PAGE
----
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Are you ready to meet the Konyak tribe Nagaland headhunters?!
The fearless warriors of Mon. With tribal face tattoos of triumph and skulls laced around their necks of the heads they’ve taken in battle.
Are you ready to come face to face with a head hunter?
It was an incredible feeling of admiration and anguish. To see the years of opium take an effect, the surprising kind eyes staring back, the wrinkled skin with the tribal tattoos over their face and bodies.
I had so many questions that would remain unanswered. To look at them was like looking through time. To imagine how many chapters in their life they’d written.
Even more surprising to me, was how friendly the Nagaland Headhunters were!
Most of the head hunters are now going on 90. So, if meeting them was something you really wanted to experience, I would make a trip to Nagaland sooner rather than later.
It’s not easy travelling through Nagaland to the remote village of Longwa and sometimes a challenge to meet the head hunters even when you’re there. So, I’ve put together some fail safe tips for meeting the Nagaland headhunters for your visit.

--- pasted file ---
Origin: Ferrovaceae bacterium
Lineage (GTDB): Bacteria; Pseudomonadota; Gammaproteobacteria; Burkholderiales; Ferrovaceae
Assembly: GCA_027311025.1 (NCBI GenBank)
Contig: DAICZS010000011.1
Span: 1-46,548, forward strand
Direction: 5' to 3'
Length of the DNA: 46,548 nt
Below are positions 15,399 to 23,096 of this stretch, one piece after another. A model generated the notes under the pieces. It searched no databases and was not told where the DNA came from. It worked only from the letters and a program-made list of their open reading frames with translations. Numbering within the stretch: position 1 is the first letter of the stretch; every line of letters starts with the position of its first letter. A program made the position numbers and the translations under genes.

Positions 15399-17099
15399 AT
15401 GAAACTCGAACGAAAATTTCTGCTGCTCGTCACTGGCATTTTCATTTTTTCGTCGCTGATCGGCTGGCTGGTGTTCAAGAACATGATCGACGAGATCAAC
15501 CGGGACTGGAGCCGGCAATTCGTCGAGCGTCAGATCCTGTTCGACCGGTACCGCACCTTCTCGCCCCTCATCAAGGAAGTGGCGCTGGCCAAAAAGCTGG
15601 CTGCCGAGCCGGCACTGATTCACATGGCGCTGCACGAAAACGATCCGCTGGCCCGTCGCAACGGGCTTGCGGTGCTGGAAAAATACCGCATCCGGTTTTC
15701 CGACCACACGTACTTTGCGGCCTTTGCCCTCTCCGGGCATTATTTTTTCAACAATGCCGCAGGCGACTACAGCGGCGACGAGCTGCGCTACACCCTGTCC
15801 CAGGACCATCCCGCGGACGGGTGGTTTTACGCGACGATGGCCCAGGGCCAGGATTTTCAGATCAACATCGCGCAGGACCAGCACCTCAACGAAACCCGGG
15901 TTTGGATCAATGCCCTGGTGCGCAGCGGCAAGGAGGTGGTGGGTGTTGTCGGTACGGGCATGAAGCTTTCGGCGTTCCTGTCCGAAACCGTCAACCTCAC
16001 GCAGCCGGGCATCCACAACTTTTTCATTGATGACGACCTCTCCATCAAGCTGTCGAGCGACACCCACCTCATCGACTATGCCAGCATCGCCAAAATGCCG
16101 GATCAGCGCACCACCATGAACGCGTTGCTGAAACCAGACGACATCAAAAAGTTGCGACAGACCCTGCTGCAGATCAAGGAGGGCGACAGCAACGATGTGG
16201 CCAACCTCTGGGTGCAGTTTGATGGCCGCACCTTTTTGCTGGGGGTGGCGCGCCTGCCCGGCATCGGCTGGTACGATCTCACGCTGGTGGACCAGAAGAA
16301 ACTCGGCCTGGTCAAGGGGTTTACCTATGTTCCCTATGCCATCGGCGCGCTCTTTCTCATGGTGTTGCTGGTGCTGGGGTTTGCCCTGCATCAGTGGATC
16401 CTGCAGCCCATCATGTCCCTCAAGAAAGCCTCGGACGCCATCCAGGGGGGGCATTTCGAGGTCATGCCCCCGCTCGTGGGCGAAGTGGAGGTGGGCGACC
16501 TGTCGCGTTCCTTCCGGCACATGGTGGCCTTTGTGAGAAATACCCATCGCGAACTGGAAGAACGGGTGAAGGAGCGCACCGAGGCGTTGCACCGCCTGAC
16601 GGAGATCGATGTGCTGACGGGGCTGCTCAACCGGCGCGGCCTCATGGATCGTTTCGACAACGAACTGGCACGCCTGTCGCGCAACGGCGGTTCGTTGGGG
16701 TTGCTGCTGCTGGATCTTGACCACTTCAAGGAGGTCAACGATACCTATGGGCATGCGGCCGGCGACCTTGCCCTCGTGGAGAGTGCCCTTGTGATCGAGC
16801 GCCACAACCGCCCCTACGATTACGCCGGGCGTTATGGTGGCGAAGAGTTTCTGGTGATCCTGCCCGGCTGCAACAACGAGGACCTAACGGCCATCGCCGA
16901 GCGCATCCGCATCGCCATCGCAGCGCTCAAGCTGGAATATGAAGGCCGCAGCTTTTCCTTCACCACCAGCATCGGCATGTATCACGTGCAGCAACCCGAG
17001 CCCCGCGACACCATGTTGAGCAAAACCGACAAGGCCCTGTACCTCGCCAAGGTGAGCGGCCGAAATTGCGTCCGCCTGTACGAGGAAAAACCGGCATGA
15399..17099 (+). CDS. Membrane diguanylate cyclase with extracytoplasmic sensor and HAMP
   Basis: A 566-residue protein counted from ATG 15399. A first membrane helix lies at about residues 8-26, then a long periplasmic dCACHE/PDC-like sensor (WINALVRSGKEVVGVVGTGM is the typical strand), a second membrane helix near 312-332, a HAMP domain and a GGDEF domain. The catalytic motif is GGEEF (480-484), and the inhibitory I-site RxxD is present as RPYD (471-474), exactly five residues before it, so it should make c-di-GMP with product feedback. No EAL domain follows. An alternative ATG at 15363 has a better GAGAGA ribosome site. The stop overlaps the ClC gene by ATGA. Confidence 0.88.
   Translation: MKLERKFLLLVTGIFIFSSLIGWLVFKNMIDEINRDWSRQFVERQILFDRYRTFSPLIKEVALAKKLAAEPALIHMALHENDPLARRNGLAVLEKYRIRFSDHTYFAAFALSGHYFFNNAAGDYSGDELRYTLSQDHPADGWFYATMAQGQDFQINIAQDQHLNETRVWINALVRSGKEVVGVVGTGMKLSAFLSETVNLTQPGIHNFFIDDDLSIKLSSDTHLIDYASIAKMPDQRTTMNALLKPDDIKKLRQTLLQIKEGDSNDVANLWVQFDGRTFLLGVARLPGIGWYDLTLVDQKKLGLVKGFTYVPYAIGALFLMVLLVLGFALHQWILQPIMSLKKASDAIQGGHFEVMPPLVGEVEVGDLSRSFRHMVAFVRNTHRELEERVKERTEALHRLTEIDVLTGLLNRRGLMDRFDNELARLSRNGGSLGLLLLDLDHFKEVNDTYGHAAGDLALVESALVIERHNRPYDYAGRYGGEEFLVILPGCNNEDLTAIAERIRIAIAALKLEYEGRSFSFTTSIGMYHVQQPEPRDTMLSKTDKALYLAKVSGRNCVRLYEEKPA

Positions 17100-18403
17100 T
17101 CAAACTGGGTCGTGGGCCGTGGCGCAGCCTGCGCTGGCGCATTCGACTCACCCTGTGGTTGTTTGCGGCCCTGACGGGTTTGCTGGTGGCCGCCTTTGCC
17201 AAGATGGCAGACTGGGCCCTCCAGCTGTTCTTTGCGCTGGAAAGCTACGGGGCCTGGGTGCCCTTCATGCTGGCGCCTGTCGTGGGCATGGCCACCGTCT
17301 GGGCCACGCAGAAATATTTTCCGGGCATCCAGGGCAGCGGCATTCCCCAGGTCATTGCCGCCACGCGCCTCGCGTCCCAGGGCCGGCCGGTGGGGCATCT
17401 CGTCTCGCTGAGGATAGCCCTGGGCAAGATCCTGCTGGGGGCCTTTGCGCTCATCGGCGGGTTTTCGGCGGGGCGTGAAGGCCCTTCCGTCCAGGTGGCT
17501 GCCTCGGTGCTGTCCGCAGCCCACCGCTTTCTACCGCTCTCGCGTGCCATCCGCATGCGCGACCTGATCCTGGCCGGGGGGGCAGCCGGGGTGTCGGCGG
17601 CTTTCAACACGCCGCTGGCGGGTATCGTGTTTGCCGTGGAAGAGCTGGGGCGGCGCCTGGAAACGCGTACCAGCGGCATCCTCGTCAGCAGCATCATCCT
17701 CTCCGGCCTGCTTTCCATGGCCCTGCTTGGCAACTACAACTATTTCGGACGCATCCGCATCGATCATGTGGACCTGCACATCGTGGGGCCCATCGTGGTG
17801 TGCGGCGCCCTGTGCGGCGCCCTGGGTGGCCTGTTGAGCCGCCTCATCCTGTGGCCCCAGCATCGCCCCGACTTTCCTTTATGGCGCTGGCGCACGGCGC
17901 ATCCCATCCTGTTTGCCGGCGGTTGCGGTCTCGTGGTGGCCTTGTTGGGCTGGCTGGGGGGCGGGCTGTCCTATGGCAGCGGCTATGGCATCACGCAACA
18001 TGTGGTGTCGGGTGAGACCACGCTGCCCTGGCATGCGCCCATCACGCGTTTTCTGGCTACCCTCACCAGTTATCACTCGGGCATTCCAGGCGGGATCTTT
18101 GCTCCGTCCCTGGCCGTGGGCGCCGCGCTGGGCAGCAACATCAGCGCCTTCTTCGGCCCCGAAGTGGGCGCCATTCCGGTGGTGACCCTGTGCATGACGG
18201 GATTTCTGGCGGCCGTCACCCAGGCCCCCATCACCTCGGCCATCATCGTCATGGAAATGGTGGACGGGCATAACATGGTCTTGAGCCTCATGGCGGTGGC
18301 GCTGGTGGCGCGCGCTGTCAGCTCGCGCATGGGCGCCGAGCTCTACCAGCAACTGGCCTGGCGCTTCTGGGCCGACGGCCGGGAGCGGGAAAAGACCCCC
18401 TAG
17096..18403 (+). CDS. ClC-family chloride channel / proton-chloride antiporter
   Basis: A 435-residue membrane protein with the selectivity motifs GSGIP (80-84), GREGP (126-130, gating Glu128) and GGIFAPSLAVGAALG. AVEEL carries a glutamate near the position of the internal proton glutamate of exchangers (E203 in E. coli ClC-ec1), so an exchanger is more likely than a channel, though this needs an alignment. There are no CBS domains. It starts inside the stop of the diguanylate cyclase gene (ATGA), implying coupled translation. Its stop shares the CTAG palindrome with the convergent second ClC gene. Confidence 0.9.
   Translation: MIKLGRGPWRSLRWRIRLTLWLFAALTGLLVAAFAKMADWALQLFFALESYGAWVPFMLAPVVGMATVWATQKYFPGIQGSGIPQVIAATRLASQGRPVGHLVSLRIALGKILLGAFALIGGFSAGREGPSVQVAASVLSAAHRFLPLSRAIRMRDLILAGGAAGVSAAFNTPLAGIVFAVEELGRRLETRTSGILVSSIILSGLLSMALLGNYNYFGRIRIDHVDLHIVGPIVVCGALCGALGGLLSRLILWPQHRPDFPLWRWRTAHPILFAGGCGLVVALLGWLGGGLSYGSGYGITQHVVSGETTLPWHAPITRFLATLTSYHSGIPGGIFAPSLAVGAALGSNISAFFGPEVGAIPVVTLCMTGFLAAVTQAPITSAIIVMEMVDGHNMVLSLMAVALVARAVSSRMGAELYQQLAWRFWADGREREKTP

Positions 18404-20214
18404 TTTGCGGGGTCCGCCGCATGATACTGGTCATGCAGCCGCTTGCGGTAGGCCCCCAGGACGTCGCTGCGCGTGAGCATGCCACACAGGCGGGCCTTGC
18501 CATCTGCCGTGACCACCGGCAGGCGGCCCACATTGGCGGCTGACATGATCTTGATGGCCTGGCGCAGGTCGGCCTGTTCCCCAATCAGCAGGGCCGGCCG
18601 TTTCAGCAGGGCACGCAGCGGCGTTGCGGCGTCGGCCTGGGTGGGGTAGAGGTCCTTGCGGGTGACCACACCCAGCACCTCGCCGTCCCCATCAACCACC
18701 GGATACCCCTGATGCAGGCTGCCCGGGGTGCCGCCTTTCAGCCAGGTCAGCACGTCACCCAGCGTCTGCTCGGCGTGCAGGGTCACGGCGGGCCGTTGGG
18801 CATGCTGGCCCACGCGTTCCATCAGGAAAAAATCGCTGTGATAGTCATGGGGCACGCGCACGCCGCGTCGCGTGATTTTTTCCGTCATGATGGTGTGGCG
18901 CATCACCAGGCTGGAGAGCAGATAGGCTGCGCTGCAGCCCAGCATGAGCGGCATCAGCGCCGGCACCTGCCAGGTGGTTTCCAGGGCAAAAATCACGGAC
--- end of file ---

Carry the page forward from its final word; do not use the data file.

Table of Contents
- How to reach Nagaland & Permits
- Do I need a permit for Nagaland?
- 1. Read up on Nagaland before you visit
- The history of Nagaland Headhunters
- 2. You’ll find most of the Nagaland headhunters can be found in Longwa near Mon
- 3. Stay at the Traveller’s Inn
- 4. Hire a local guide
- 5. Don’t forget you’ll be visiting them in their houses
- 6. If you want photographs, you’ll need to request traditional dress
- 7. Come armed with tips and a smile
- 8. If you’re not comfortable going at it alone, go on a tour
- 9. Be patient, you may be waiting a while
- 10. Make sure you explore the village and meet the Chief Angh – King of Longwa
- 11. Don’t miss out – visit now before it’s too late!
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How to reach Nagaland & Permits
Nagaland is in North East India and can be easily reached by Dimapur airport. It’s the states only airport located on the West side.
If you have the budget, it may be worth flying from Guwahati into here. But, you’ll have a journey getting to Mon which is on the East side of Nagaland. Perfect if you want to explore, not so great if you’re on a time limit.
Alternatively, you can fly into Jorhat airport in Assam and make the journey into Nagaland to the East where Mon is located. The home of the Konyak tribe Nagaland headhunters.
Personally, I took a direct bus from Kohima (capital of Nagaland) to Mon but this was as I was on a budget and strict time limit. It took 18 hours and was a bumpy ride!
If you’re booking through a tour, you’ll most likely be driven in and they’ll direct you to the best route for your journey.
Do I need a permit for Nagaland?